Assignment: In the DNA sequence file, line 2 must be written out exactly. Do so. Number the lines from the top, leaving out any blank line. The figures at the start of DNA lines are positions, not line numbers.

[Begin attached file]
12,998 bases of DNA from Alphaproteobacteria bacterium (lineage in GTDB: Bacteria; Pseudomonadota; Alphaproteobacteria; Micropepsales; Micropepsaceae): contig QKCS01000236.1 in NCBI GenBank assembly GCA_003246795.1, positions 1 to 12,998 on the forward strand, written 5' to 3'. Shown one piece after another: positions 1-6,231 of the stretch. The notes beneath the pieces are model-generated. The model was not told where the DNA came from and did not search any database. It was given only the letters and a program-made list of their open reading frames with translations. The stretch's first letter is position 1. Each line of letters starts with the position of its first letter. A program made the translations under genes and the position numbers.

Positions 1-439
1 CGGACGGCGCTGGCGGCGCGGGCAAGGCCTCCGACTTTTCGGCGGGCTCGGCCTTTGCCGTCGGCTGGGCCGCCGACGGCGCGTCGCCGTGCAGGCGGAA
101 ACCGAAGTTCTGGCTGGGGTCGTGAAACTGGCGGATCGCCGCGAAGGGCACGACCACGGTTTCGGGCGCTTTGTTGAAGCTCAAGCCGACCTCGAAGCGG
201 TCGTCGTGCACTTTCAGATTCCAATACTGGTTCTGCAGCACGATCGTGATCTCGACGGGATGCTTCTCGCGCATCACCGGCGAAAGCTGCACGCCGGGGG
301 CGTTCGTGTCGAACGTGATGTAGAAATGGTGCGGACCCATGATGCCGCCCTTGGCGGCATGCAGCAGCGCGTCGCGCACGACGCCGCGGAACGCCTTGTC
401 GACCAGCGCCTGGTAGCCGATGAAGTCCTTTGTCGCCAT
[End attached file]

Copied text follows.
Positions 1-439